Omar, seeking her second term in November, easily defeated Antone Melton-Meaux, a lawyer and mediator who raised millions in anti-Omar money, and a third candidate.
She expanded her base by winning 57 percent of the vote against her two challengers during the election cycle, compared with her 48 percent victory in the 2018 primary.
“In Minnesota, we know that organised people will always beat organised money,” she wrote on social media following her win. “Despite the attacks, our support has only grown.”
Omar’s district is predominantly Democratic, and she is expected to win in November.
One of the first two Muslim women to be elected to Congress in 2018, Omar, 37, is well-known as a member of the “Squad” of four freshman liberal congresswomen. 
Omar built on a national profile that started when the onetime refugee from Somalia was elected to the Minnesota Legislature in 2016. Her aggressive advocacy on liberal issues, and her eagerness to take on US President Donald Trump, made her even more prominent.

Omar and her allies gained confidence in her re-election chances after primary victories last week by fellow progressive members of Congress Rashida Tlaib in Michigan and by Cori Bush, a Black Lives Matter activist who removed a longtime St Louis-area congressman.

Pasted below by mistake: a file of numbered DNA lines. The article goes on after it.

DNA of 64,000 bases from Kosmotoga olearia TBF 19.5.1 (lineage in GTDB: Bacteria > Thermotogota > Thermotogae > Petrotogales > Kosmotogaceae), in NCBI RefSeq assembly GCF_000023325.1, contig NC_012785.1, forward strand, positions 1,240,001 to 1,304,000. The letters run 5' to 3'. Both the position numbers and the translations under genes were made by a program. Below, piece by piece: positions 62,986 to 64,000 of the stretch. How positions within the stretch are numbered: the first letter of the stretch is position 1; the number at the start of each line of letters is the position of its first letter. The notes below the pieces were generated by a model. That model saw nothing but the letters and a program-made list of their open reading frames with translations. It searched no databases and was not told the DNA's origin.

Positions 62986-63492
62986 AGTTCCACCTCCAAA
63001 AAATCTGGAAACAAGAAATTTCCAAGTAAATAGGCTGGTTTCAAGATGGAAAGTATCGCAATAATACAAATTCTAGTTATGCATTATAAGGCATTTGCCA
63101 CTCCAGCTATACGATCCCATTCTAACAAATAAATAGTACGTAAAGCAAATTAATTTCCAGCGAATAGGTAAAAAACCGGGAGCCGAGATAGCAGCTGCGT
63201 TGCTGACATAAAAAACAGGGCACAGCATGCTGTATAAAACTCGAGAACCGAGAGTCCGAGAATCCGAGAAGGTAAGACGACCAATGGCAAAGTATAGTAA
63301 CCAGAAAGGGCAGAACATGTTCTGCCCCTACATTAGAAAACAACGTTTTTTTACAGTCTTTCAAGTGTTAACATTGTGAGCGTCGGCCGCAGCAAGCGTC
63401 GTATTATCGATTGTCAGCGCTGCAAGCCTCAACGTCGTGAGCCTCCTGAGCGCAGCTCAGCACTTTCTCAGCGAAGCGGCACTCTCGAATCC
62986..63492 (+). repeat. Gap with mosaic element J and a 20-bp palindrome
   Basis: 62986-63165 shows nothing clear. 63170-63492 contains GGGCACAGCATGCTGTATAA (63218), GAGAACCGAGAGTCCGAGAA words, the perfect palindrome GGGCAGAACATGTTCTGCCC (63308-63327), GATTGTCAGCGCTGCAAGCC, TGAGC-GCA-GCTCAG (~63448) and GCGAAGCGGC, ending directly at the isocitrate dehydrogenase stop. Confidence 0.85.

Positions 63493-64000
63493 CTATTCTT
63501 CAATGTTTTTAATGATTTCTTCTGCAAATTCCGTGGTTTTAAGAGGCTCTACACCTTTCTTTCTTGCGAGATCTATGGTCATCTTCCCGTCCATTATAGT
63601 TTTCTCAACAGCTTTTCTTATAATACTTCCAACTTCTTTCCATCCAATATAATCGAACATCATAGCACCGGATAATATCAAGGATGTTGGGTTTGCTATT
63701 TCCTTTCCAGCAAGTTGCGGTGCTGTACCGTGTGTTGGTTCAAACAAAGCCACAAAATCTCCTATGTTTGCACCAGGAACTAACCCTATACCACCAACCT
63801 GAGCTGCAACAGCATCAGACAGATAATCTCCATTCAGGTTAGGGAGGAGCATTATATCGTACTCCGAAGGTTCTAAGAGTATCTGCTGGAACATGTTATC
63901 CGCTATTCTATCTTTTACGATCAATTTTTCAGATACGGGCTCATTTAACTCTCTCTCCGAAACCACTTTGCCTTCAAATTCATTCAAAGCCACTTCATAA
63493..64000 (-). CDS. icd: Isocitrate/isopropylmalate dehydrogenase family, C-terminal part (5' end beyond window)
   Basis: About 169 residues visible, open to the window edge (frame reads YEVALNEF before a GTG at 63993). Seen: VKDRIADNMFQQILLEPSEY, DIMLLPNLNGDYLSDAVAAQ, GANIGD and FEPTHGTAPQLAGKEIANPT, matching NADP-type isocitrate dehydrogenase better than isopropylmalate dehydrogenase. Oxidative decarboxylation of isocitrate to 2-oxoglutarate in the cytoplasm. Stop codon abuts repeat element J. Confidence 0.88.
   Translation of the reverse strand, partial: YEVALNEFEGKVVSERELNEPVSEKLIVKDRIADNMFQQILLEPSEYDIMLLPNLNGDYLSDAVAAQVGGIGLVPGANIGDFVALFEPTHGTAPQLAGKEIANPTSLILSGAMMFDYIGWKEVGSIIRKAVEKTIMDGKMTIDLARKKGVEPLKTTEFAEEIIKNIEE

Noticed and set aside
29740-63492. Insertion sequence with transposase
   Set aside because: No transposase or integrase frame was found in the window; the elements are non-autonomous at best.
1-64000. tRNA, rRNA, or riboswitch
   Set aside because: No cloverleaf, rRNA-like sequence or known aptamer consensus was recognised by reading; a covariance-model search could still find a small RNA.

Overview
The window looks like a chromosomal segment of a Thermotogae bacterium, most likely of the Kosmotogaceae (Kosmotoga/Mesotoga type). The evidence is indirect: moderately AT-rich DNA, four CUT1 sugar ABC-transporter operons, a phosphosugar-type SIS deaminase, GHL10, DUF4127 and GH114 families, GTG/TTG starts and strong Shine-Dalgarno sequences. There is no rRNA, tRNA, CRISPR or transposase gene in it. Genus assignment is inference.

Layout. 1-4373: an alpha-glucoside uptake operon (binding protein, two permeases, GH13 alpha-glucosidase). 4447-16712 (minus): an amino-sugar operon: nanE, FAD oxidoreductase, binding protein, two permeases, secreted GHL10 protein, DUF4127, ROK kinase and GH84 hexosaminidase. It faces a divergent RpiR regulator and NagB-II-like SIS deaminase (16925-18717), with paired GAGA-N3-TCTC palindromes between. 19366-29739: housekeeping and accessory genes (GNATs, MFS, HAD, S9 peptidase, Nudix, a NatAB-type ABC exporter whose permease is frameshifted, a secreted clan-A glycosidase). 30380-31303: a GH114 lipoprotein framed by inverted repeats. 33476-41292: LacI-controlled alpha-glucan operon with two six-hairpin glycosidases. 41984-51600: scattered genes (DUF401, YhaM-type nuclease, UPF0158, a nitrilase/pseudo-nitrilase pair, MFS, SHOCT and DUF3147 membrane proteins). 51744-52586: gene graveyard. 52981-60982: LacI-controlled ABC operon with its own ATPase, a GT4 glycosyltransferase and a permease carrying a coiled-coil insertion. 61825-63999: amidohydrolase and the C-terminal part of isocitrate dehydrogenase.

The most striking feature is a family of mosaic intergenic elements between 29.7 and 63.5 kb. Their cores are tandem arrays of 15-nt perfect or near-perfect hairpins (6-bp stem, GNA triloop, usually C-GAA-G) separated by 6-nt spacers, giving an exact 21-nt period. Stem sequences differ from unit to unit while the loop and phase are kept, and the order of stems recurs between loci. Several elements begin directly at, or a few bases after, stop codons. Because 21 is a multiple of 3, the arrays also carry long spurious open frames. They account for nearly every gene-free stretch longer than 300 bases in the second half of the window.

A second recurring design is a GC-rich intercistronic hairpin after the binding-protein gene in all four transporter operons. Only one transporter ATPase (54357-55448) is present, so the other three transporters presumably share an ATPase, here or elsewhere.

They also claimed momentum from the renewed focus on racial and economic justice after George Floyd’s death in the city of Minneapolis.
‘Our squad is big’
After news reports projected Omar as the winner of the race, Tlaib congratulated her saying, “Our squad is big!” Omar and Tlaib became the first two Muslim women elected to Congress in 2018.
Omar’s opponent Melton-Meaux used the cash to paper the district and flood airwaves with his “Focused on the Fifth” message that portrayed Omar as out of touch with the heavily Democratic Minneapolis-area 5th District, which has not elected a Republican to Congress since 1960.

It has been the honor of my life to represent you in Congress and I look forward to continuing to serve the people of the 5th District in the years to come.
— Ilhan Omar (@IlhanMN) August 12, 2020

He conceded defeat and acknowledged his efforts were not enough, while declining to speculate on why.
Omar rejected Melton-Meaux’s attacks, saying they were funded by interests who wanted to get her out of Congress because she’s effective.
Omar’s win in a Democratic stronghold means all four Squad members are likely to win re-election in November. Representative Alexandria Ocasio-Cortez of New York dispatched a primary challenger in June, and the fourth Squad member, Representative Ayanna Pressley, is running unopposed in her primary in Massachusetts next month.
Minnesota, Wisconsin, Connecticut, Vermont and Georgia all held primary elections for Congress on Tuesday. The outcome will help set the stage for November elections to the House of Representatives and Senate that will determine the balance of power in Washington.